Skip to main content

India nursing students to spend two weeks on frontlines of N.B. health-care system

Share

Growing up in India, Jessal Gladvin watched his older sister navigate a rare condition and how his mother helped treat her.

His mother was a nurse, so experiencing the world of health care through his family’s professional and personal lens led him to pursue the field, too.

Now, in his third year of nursing at Manipal College of Nurses, Gladvin finds himself in Fredericton, N.B., ready to experience health care through the Canadian lens.

“This gives us an opportunity to see if we really want to go to Canada,” he said. “This gives us that opportunity to come and explore and experience how it is, how the health-care system is compared to back in home.”

He’s on a two-week preceptorship through a new partnership between Manipal and the University of New Brunswick (UNB) Department of Nursing.

Seven students will be on the frontlines at the Dr. Everett Chalmers Regional Hospital and at a Shannex long-term care home, working alongside practicing nurses and seeing first-hand the differences between the two health-care systems.

In turn, UNB has created four courses for the students to take between their third and fourth years in India, centred on the Canadian health-care system, social justice and clinical judgement, as well as some Indigenous teachings.

The aim is for those students to graduate and return to Canada as fulltime nurses.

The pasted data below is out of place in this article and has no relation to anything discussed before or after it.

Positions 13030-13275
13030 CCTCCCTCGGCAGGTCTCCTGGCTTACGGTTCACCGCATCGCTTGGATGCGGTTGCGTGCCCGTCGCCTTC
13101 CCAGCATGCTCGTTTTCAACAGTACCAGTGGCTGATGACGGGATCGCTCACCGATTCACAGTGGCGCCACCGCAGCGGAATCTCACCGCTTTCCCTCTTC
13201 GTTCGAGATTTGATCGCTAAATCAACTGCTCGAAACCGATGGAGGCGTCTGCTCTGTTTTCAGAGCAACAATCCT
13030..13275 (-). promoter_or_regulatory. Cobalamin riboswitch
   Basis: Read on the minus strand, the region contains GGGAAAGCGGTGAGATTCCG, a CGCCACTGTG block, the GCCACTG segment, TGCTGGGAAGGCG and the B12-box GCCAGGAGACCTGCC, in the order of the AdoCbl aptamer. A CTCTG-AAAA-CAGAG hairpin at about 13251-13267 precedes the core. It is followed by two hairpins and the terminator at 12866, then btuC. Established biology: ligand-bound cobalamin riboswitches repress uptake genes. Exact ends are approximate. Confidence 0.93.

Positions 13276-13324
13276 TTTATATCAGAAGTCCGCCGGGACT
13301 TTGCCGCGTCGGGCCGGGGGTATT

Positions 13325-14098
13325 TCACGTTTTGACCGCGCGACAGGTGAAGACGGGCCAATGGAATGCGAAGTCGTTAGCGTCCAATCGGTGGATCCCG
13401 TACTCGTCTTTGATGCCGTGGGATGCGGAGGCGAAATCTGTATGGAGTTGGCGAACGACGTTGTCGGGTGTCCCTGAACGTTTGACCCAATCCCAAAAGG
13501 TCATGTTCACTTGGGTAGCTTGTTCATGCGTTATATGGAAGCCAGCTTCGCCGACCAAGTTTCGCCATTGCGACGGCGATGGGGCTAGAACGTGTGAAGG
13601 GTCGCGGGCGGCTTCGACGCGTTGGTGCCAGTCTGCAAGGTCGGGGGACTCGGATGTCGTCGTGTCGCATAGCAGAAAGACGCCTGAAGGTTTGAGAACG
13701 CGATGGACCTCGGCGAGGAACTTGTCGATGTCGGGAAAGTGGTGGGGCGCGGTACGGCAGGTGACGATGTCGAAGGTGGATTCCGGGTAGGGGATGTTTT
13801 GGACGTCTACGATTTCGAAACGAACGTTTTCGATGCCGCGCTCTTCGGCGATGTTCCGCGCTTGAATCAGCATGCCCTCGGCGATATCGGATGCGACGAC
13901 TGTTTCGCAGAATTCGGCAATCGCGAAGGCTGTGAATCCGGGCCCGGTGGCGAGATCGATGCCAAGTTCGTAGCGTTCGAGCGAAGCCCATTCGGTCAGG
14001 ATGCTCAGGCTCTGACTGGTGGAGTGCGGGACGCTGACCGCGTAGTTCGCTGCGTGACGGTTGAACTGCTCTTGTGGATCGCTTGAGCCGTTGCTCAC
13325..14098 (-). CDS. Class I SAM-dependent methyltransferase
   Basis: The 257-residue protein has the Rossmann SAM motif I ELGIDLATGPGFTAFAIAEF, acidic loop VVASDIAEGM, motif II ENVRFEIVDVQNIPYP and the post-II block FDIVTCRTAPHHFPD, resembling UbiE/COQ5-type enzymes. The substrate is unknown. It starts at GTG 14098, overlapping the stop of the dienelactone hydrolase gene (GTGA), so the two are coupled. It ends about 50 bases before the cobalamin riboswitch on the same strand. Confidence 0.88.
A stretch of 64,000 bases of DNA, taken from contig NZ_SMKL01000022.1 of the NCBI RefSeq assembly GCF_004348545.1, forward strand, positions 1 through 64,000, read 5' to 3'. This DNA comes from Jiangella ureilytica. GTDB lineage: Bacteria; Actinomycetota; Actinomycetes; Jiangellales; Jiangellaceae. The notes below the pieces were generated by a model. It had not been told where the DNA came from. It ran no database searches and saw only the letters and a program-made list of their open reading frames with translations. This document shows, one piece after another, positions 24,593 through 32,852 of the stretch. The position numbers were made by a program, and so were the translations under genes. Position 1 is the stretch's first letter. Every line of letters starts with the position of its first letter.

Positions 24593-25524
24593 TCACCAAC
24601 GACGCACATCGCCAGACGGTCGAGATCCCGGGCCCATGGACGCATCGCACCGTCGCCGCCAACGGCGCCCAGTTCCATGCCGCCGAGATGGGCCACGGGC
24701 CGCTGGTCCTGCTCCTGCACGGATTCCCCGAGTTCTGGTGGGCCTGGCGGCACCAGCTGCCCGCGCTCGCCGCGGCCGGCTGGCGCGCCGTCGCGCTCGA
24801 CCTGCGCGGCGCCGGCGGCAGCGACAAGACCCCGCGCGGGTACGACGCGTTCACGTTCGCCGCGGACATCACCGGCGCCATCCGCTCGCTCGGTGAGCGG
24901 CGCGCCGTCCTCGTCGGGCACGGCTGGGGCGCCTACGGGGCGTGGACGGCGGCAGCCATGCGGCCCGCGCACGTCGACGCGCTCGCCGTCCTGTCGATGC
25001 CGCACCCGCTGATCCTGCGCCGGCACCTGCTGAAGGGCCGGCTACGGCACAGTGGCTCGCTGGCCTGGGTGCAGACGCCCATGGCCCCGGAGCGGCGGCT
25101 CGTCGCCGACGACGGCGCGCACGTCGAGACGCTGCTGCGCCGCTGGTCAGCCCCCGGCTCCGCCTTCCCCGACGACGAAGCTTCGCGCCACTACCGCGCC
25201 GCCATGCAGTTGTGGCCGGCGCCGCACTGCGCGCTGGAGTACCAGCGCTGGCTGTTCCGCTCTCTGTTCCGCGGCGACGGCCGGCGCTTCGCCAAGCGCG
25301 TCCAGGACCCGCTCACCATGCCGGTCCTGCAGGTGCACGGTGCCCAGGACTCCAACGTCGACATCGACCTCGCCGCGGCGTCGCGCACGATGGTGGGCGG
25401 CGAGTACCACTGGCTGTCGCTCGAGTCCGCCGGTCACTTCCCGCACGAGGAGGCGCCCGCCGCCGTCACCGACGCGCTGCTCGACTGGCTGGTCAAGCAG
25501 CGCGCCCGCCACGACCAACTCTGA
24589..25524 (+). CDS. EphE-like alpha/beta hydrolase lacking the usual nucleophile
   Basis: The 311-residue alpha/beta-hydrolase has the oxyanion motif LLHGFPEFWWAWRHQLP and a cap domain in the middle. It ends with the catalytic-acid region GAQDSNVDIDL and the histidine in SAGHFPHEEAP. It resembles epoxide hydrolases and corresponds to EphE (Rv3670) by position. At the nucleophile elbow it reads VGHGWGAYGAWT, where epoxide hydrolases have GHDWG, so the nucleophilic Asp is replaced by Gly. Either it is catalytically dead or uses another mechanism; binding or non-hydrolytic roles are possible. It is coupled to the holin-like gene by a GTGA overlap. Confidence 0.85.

“If we didn't do that, they would come in as the internationally-educated nursing process allows, and it could be up to 13 months before they would be ready to practice here,” said UNB’s Dean of Nursing Lorna Butler. “So when they step off the plane, they are ready to go.”

The opportunity is new – last year was the first group of nine students – so they don’t know how successful it is yet at recruiting permanent nurses.

Gladvin says he can picture himself in Canada and so does Irine Ajay, another student involved in the preceptorship.

“Manipal and UNB have collaborated and actually gave us a really great opportunity to come to another country, experience how things work here. So I thought, why not? Come here, see how this thing goes. If it works for me, I'll come to Canada for my future endeavors,” she said.

The group toured the Chalmers Hospital on Sunday, already recognizing the differences in technology and treatment protocols, and called it a “peaceful” facility.

“Our hospitals are always busy and, you know, they have people running everywhere,” said Gladvin. “Over here, it was much more calm and composed.”

Butler says the partnership has been done ethically, not taking from India’s health-care system.

“Our seats with Manipal are supernumerary. The Indian Nursing Council gave permission for them to have those extra seats. And it was the first time they had done that in India,” she said.

They’ve been approved for up to 25 extra seats a year.

For more New Brunswick news visit our dedicated provincial page.

CTVNews.ca Top Stories

opinion

opinion Are financial advisors just glorified salespeople?

Financial advisors can be an excellent resource for busy consumers, but recent allegations against employees of major Canadian banks have raised questions about the integrity of financial advice. Personal finance contributor Christopher Liew addresses some of these concerns and highlights the distinction between unethical practices and the genuine value that good advisors can offer.

Stay Connected